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The ASCA Program

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Askios meetings follow the US-based ASCA Self-Help Program for adult survivors of childhood sexual, physical and/or emotional abuse.

This page last updated on 28 July 2007

What is ASCA?

ASCA (Adult Survivors of Child Abuse) is a self-help program created in 1993 by The Morris Center, a USA-based nonprofit service organization. Today, there are ASCA chapters around the USA, as well as in South Africa. Through the Askios meetings, the ASCA program has now come to India.


Is it therapy?

No, it is a psychologically based support programme. Some elements are drawn from the recovery movement (programmes such as Alcoholics Anonymous). It emphasises recognising and resolving past pain, identifying maladaptive coping behaviors and developing new skills that foster self-esteem and healthy relationships.


What can ASCA do for me?

ASCA's website provides full details on starting a group, including guidelines, scripts and plans. The website also has a lot of good reading material, a regular newsletter, and an online support group.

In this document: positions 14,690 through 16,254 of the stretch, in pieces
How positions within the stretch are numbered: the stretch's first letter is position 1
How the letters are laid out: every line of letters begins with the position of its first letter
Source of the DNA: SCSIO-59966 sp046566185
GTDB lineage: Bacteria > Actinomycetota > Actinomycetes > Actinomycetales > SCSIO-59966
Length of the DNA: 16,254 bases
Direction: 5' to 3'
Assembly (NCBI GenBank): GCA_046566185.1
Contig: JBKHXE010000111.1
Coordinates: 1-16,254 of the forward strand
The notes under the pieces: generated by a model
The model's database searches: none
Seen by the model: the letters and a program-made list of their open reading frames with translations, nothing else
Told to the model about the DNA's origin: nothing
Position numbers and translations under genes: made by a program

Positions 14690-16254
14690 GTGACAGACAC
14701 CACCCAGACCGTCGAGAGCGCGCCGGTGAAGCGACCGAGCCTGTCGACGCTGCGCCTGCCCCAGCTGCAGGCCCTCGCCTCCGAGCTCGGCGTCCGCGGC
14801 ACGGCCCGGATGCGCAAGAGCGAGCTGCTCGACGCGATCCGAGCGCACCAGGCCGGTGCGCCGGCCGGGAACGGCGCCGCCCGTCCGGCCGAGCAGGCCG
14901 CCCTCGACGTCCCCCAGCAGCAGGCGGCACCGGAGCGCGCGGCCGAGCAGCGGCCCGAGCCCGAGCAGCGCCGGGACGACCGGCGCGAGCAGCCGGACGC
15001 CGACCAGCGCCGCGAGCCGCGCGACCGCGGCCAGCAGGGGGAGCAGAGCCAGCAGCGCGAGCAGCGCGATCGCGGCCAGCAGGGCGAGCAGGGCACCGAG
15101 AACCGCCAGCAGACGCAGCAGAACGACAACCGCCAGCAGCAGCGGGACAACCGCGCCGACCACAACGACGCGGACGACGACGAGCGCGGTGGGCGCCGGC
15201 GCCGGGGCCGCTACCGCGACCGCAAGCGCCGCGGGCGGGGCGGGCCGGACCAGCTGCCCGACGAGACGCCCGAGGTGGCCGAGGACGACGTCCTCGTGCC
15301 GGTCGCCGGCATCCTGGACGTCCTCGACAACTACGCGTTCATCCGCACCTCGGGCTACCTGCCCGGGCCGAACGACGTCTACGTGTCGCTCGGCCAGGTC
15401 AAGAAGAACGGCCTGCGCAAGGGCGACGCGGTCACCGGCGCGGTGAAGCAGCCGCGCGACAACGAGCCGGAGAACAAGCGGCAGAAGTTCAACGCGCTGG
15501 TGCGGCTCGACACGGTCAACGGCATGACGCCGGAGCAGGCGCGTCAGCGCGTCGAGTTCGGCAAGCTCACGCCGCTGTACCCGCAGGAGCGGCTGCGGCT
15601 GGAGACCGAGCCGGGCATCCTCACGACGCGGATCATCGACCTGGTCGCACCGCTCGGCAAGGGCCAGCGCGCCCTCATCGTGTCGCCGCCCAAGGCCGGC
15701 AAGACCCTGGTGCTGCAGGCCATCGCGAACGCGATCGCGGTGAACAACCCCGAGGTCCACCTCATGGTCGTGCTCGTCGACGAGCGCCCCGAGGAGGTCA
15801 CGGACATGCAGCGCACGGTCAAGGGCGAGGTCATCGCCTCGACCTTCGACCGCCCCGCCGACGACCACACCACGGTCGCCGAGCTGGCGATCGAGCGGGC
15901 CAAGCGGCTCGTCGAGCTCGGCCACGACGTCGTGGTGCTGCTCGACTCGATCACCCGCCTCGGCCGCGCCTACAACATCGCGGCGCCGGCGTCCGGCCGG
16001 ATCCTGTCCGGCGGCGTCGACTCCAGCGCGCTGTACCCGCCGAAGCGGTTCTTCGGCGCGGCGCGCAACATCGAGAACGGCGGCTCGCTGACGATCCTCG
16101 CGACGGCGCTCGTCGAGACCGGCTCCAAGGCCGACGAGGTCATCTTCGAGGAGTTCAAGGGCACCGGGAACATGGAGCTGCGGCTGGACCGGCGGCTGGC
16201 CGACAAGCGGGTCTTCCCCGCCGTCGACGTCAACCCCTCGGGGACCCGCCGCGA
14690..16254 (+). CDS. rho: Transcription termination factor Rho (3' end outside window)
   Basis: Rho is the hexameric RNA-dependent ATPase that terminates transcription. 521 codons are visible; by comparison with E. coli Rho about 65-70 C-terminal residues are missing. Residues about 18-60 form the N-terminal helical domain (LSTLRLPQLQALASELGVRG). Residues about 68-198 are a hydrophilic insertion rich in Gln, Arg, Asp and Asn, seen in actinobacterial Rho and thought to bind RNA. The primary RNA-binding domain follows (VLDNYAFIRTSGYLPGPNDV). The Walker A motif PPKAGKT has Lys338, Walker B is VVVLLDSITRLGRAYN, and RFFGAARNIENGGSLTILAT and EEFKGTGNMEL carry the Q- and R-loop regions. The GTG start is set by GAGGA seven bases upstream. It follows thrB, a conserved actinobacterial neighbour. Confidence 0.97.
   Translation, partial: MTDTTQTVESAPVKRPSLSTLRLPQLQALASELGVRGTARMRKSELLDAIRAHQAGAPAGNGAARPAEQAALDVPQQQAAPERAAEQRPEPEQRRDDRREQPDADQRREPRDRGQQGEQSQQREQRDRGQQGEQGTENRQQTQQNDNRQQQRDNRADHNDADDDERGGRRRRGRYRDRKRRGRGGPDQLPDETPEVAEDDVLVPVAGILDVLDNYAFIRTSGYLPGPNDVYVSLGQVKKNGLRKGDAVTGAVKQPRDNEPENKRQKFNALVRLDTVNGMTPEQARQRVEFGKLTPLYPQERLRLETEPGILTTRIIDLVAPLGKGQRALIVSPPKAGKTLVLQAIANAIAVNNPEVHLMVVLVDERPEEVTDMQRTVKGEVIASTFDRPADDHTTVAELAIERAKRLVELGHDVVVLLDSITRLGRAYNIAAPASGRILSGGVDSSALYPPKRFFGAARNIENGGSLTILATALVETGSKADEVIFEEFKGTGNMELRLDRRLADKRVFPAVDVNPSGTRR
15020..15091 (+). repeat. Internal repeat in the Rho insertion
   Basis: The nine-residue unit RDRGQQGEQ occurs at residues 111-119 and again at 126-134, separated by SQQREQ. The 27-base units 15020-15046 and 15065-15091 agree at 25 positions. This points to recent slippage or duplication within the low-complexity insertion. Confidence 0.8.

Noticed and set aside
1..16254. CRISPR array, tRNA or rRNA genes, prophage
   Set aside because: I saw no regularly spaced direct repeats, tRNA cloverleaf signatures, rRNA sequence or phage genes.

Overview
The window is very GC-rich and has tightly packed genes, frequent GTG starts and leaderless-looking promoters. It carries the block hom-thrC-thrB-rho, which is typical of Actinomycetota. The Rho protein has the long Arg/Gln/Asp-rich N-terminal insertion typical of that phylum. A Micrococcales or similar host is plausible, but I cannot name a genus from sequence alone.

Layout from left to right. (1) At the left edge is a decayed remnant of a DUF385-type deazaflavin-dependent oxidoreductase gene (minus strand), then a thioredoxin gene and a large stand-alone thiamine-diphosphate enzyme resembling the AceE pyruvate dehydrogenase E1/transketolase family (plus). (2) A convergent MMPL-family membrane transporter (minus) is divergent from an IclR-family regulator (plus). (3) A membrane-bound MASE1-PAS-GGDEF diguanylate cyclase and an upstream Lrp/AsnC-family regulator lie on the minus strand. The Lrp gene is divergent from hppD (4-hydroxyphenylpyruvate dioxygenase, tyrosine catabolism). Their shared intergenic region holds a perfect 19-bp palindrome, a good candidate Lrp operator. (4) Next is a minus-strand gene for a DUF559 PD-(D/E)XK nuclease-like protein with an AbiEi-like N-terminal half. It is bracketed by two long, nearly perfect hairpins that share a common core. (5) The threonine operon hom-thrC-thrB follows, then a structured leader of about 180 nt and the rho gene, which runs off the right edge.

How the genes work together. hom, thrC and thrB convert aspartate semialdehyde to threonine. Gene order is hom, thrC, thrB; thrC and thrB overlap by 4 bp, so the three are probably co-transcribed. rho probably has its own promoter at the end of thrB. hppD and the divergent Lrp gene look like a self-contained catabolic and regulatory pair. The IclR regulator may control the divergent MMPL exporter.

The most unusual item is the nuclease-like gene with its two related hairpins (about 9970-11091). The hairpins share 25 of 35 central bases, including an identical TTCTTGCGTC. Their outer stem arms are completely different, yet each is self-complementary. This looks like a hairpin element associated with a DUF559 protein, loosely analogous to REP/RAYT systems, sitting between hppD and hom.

How does the Program work?

ASCA takes you through a recovery programme of 21 steps. It's organised so that you don't get overwhelmed by the whole process of recovery. The idea is to explore in a focused manner the issues presented by a particular step, without confusing these issues with other issues related to other steps.

The steps are a statement of the tasks and issues that most adult survivors face during their recovery from child abuse.They're divided into three stages of seven steps each.

Stage One is concerned with the memories of childhood abuse, and acknowledging the past before moving forward in recovery.

Stage Two examines adult behavior, connecting present strengths and weaknesses to the abuse suffered and the coping mechanisms adopted, and allowing the child within to grieve the aspects of childhood that never existed.

Stage Three consolidates new, healthier feelings, behaviours, and goals into a new sense of self and then going out and "practising" this new self in the world.

Click here to go to the ASCA website

Breathe.